If you can’t make a decision on something to read or watch with that small of a percentage, how is trying to adjudicate your future that way considered sane?
I could go on about how astrology isn’t fake because there is no such thing as a coincidence (but I’m too lazy to look up the calculations) and there’s often more than one significator in the sky when something big happens (Mercury rules transportation and was in retrograde during the Miracle on the Hudson, but not during the Challenger disaster, which means something else was going on), but I don’t have the patience.
And none of that would convince the skeptics, anyway.
I usually write something vaguely romantic and full of longing for birthdays—especially for Asher’s—but this year, I’m so caught up in my own…I’m not even sure if “fears” is the right word…that I wrote this instead.
Not a fan of the title (see above), but I don’t have anything better.
I’m not a shallow girl,
I’m no imitation
I’ve been to hell and back.
You’d best believe.
I don’t trust
the Guardians of the Gates—
one wrong tone
and it’s too late.
They think they can help,
but they don’t know
the power they wield.
They see smiles and
I see flashes
of razor-bladed kindness
and the end of hope.
They don’t know
that their words
are a paintbrush.
Choose rightly and
I am depicted as my true self:
tested and annealed;
repeatedly thrown into the fire
and not perished.
Choose wrongly and
I’m a cute little girl,
constructed of maple cream
and pastel swirls.
A two-dimensional princess
who has never been hurt,
or wondered if death
would be preferable to life.
A pillow of sweet fluff,
oblivious to pain.
turn your gazes aside.
If you cannot reveal to him
the me that I am,
I’d rather keep to myself
It is better to be alone
than to be coupled
Here is the letter to the editor that spurred this editorial, and the short version for when I finally delete the image is that a local pastor (and known homophobe) is concerned that a forty-seven year old budget addendum is suddenly not going to be included anymore, despite surviving this long.
Below is the properly cited edition of my response, complete with formatting, (possibly) more pictures, links…and the last paragraph, since I kind of feel like they’re going to take it out, feeling it’s an attack on men.
What is the Hyde Amendment?
A follow-up to Roe v Wade 410 U.S. 113 (1973) that, “…blocks federal funds from being used to pay for abortion outside of the exceptions for rape, incest, or if the pregnancy is determined to endanger the woman’s life…” (Salganicoff et al., 2021—hereon referred to the Kaiser Family Foundation, or KFF, outside citations). The amendment has never become law, according to KFF; rather, it is a rider appended to the appropriations bill for the Department of Health and Human Services each year.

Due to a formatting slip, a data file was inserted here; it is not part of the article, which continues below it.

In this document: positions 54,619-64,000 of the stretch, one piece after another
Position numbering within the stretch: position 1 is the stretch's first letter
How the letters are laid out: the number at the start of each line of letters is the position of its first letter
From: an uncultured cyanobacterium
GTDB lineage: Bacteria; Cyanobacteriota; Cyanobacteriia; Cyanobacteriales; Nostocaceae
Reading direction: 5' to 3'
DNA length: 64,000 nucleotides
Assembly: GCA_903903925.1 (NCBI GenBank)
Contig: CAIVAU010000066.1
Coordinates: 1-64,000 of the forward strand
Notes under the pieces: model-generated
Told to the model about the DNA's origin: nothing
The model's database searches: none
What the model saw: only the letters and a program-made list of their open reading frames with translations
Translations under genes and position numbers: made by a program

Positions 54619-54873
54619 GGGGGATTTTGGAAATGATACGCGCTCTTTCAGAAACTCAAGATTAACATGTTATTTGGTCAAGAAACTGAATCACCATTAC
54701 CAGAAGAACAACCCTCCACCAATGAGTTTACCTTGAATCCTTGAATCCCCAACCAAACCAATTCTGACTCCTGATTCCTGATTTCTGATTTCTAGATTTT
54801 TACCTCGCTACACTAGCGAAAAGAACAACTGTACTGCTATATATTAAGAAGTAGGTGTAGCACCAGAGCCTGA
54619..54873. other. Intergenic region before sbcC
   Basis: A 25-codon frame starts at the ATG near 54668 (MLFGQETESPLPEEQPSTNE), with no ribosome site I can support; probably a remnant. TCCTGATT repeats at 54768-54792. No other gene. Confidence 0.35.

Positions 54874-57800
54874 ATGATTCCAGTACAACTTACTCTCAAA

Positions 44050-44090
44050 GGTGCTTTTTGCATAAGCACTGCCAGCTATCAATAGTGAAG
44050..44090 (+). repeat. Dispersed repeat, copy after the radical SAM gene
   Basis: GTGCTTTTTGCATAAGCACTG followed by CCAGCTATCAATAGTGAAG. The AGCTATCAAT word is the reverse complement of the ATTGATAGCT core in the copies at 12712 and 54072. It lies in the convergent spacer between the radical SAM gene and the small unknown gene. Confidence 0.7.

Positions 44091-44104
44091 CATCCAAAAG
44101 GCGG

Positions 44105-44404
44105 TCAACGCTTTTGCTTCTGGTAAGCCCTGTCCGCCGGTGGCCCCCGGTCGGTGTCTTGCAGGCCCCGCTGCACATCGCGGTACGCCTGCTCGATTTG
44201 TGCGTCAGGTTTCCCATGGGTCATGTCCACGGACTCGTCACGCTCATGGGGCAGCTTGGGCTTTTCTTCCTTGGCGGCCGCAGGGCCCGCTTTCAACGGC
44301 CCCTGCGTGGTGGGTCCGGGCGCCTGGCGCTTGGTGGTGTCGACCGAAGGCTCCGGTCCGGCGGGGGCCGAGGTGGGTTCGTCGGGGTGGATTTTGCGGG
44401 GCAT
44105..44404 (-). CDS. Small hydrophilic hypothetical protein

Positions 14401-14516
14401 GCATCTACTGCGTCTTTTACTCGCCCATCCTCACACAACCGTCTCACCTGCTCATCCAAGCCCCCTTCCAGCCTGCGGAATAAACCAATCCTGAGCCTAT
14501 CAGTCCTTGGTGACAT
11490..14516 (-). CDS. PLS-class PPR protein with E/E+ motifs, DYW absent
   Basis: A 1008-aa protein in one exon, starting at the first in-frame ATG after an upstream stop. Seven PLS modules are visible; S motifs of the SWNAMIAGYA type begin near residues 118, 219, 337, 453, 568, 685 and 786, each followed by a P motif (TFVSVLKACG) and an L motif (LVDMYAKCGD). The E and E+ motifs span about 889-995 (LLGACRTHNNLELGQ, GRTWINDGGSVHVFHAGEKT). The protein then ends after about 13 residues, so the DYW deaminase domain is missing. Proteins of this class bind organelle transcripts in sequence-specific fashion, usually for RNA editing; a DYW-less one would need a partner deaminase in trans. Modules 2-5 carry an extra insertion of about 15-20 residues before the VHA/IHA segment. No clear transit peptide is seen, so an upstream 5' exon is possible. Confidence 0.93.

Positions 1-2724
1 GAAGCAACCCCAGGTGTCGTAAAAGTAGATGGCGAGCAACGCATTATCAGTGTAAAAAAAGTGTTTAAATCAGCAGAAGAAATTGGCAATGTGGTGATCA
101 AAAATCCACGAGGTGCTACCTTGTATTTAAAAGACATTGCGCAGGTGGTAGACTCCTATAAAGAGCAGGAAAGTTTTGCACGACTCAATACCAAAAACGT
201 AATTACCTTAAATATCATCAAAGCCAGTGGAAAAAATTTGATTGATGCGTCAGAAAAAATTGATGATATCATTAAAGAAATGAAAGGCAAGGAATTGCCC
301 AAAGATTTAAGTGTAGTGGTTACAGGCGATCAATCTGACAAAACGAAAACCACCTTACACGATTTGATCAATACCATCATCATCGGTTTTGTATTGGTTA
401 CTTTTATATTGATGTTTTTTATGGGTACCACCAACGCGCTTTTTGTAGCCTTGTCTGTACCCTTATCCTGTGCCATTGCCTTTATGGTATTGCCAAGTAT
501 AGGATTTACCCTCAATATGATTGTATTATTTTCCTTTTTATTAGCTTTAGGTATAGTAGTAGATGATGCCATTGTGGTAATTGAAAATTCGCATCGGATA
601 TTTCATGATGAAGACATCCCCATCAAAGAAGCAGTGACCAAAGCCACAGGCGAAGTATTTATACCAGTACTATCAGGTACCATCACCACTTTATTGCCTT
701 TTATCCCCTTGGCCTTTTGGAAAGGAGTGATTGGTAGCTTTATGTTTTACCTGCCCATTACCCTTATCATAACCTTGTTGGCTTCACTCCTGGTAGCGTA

Is it true that President Biden wants Congress to stop adding the rider?
While the president made such a statement during the 2020 campaign season (Salganicoff et al., 2021), the decision is not ultimately up to him. KFF says, “While campaigning during the 2020 presidential election, President Joseph R. Biden called for the removal of the Hyde Amendment from congressional appropriations bills. While the president may have a position opposing the Hyde Amendment, any change to the policy would require approval by Congress.” (Salganicoff et al., 2021) Meaning that—theoretically—as long as there are lawmakers who are against the government paying for abortion, the Hyde Amendment will continue to be enacted if said lawmakers can find sufficient support.
The next question is not in my original draft because I didn’t think about it until after submission. (Plus, they cap you out at three hundred words.)
Doesn’t Biden have the power to veto the Hyde Amendment if (say) Joni Ernst were to add it to the budget and garner enough support to get it passed?
The president has ten days to make a decision on any bill as presented to him by Congress (excluding Sundays), at which point, he can sign off on a general veto or simply pocket it. (Line item vetos were discontinued in 1998; more on that in a minute. [Historian of the U.S. House of Representatives, 2021])
A general veto requires the president to return the bill in the ten day period, often writing a note expressing his disapproval. (And it has to be within ten days, or it will automatically become law. [Historian, 2021]) Pocket vetos, conversely, are sat on by the president until Congress adjourns. In that case, the adjournment has to be session and not vacation, as the court system has repeatedly supported Congress on that issue (Historian, 2021).
Continuing to use Senator Ernst as our pro-life example, if Biden were to veto a budget bill with the Hyde Amendment attached, the Historian writes that the senator would have to muster a ⅔ majority in both chambers in order to “veto the president’s veto” (2021).
As I mentioned in the first paragraph, the president can no longer kill the Hyde Amendment by itself and leave the budget bill intact, as decided in Clinton v. City of New York, 524 U.S. 417 (1998) (Cornell Law School, n.d.). In Clinton, the Supreme Court declared that President Clinton’s vetoes of portions of the Balanced Budget Act of 1997 and the Taxpayer Relief Act of 1997 were unconstitutional after six members of Congress failed to persuade the District Court for the District of Columbia of the rightness of their case. (Cornell Law School, 1998)